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Wendy Garcia, a Honduran mother of seven, joined others in her rural community to protest pollution of their primary source of water. While many U.S. immigrants fear reprisals for their political protest, we need to remember that there are many other Honduran immigrants who silently resist by fleeing from the desperate poverty and violence resulting from what the U.S. has claimed is “foreign aid” in their country.
Policies of aid that favor dictatorships either led by or beholden to the country’s military have sown seeds of violence and civil war throughout Central and South America for many years. Our policies consistently have been guided by the interests of U.S. based international corporations and call for limiting government social services and support for foreign investors who export most of the profits to off shore bank accounts.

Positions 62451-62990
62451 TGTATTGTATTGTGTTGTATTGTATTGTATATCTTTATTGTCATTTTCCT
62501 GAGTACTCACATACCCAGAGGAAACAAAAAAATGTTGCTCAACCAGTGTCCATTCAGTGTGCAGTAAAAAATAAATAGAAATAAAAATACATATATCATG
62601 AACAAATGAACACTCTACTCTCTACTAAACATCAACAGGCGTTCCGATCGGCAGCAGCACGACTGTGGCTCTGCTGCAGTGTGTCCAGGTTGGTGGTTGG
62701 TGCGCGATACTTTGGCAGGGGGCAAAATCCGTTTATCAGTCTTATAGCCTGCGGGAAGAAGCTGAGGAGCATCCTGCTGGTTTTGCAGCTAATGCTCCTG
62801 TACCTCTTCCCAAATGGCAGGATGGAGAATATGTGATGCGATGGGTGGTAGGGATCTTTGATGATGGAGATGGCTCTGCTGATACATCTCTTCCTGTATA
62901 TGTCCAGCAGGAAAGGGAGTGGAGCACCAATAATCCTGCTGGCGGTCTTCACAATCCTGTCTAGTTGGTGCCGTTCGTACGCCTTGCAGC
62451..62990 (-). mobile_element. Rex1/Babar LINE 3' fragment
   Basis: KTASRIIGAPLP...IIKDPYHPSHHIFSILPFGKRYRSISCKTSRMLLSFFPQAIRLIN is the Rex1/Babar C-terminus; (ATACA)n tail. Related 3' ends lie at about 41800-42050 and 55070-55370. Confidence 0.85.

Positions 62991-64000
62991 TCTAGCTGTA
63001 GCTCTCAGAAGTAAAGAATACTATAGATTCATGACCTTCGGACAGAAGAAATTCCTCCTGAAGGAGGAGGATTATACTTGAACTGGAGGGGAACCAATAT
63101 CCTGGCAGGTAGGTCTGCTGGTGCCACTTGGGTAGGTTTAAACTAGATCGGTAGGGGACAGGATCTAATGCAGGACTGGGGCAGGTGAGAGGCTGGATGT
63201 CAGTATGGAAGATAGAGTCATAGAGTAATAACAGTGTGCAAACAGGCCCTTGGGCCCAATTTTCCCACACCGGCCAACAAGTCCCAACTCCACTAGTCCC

These policies need to be taken into account in any discussion of U.S. immigration policies. They have created the conditions of deprivation and desperation that lead so many to leave home in order to sustain their families’ health and well being. The following account of Wendy Garcia’s resistance to pollution of her community’s water source establishes her application for asylum status as a political refugee. We must however remember those other immigrants from the south who have silently resisted their governments’ brutal repression and corporate exploitation of their communities’ resources by marching north.
Mrs. Garcia’s story below has been shortened. For the full account, go to:
“I am seeking asylum in the US because of a hydroelectric dam. I fled Honduras fearing for my life after being tear gassed by police and arrested when our community resisted a dam which contaminated the water we rely on for drinking, cooking and washing.
I come from a small community where our water flows from the mountains into the River Mezapa. The communities who rely on the river organised many years ago to install a water system which stores and distributes water to people’s houses.